What's Cropping Up? Newsletter

What's Cropping Up? is a bimonthly digital newsletter distributed by the Section of Soil and Crop Sciences at Cornell University. The purpose of the newsletter is to provide timely information on field crop production and environmental issues as it relates to New York agriculture.  The current issue is below.

The latest articles are available at the What's Cropping Up? blog. PDFs of previous issues are also available in the archive and on Issuu.

In The Current Issue:

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Whole Farm Corn and Hay Yield Variability; a Dairy Farm Case Study

Published: 
Jun 7, 2016
Access to accurate yield records is essential if we want to identify limitations to crop production on individual farms, fields, or portions of fields, and to improve field and farm productivity over time. We also need to know yields to evaluate where investment of additional resources (labor, nutrients, seed, lime, tile, etc.) will result in an increase in yield. Read more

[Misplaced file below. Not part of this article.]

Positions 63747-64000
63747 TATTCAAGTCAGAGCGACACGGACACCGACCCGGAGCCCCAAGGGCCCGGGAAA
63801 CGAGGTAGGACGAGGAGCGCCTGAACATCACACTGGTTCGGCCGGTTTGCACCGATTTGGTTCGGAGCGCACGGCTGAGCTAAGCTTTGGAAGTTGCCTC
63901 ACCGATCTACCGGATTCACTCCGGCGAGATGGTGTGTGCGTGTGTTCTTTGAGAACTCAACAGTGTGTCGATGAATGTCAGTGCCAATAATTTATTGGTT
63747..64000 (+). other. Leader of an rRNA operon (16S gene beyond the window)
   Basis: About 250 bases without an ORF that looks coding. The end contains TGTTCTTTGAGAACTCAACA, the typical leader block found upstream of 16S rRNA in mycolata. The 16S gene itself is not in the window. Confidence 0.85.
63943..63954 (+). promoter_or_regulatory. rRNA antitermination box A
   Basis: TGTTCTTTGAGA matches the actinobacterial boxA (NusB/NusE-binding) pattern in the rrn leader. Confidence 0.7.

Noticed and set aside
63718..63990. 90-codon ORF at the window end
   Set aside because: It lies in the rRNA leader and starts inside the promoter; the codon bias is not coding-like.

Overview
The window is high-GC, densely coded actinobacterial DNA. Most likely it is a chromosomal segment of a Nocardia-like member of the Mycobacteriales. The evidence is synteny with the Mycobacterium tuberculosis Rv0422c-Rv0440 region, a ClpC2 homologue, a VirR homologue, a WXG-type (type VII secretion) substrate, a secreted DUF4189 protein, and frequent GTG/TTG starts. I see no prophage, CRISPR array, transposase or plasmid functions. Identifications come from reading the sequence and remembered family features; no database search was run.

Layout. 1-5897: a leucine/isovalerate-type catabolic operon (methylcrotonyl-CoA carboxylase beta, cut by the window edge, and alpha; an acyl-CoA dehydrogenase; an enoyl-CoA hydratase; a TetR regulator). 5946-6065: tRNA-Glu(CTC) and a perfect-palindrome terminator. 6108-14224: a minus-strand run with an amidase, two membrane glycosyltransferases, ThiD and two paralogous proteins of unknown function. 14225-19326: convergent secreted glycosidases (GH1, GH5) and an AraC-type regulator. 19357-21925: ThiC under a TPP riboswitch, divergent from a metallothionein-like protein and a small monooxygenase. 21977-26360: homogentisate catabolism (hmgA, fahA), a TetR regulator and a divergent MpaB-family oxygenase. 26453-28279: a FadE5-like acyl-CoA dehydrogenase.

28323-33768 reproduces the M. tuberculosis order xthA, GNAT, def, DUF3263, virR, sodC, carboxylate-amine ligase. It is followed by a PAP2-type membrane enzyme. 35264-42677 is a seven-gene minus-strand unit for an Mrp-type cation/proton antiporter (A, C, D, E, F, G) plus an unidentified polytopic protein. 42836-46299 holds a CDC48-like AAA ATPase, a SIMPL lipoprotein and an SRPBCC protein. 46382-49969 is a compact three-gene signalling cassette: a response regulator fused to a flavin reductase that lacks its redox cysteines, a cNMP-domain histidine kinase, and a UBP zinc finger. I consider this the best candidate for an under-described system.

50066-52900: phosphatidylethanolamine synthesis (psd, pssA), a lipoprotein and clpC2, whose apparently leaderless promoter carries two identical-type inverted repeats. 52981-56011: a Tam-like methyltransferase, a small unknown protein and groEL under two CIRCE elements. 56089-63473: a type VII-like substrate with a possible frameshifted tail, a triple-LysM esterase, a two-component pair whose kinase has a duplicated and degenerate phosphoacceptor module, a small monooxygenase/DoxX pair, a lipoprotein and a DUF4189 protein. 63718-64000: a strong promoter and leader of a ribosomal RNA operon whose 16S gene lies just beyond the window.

Weed Seedbanks on Local Organic Farms

Published: 
Jun 7, 2016
The goal of this project was to quantify soil weed seedbanks in the fields of four local organic farms. In particular, we have heard from organic farmers that red clover (Trifolium pratense L.) often volunteers profusely in some fields after tillage. Read more

Buckwheat, a historic crop with modern opportunities

Published: 
Jun 7, 2016
Buckwheat is a historic crop in New York and Pennsylvania that is seen higher demand as a gluten-free food, and is financially attractive when commodity-crop prices are at today’s low. This article provides an update on the organization of the American buckwheat industry and some thoughts on how the crop fits in New York agriculture. Read more

What is the Nutrient Balance of Your Dairy Farm?

Published: 
Jun 7, 2016
Nutrient balance is short for “whole farm nutrient mass balance”. While this is a mouthful to say, knowing a whole farm nutrient mass balance for a farm can help managers identify opportunities for improvements that impact farm profitability and the environment. Read more

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